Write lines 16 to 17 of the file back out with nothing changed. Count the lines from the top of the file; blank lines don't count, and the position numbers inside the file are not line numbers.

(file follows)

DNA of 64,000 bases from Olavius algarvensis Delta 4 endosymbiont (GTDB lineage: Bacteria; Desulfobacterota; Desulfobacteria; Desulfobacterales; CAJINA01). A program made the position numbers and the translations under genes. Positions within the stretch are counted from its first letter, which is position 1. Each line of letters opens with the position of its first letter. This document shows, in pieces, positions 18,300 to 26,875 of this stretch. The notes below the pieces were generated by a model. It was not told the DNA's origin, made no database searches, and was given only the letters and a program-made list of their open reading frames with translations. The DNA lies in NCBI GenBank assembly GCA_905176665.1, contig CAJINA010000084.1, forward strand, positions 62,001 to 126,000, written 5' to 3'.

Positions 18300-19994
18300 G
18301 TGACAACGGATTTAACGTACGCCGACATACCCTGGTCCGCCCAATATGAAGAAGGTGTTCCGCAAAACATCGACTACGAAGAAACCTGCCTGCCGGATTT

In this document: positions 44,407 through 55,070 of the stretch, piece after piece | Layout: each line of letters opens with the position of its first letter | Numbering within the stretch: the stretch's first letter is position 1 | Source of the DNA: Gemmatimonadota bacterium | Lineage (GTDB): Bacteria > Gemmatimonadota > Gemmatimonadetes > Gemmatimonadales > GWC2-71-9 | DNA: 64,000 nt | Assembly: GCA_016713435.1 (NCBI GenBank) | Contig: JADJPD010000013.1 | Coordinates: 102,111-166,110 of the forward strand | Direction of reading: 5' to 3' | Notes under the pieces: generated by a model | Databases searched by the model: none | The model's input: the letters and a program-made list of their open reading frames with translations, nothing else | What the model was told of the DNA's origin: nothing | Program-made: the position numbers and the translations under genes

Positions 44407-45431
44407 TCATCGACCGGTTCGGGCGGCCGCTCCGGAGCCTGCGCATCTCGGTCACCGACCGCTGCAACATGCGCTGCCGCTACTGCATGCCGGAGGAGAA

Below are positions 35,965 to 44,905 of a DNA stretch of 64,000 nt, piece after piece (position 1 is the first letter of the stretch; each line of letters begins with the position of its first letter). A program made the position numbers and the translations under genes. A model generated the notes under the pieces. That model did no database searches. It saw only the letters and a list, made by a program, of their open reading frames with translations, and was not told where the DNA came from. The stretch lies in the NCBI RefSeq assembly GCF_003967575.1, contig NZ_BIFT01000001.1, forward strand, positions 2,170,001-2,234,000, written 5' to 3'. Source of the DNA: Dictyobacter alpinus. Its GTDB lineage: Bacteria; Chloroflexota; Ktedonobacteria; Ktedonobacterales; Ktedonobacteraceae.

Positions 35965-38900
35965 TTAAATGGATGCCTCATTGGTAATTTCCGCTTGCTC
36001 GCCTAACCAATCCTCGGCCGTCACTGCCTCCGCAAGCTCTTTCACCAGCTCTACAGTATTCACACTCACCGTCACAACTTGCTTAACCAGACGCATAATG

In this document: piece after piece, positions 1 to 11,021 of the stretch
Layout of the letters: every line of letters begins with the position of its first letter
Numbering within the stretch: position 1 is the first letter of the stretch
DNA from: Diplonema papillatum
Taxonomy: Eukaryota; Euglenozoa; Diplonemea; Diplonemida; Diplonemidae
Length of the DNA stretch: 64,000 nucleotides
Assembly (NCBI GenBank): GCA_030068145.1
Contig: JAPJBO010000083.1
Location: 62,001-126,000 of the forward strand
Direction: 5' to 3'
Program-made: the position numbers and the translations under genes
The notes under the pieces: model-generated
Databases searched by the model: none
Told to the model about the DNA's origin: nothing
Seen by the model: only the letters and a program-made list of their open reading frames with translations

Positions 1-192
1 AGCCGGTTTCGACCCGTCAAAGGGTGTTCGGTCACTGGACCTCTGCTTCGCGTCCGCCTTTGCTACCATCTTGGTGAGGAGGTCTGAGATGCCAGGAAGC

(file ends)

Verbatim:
Taxonomy: Eukaryota; Euglenozoa; Diplonemea; Diplonemida; Diplonemidae
Length of the DNA stretch: 64,000 nucleotides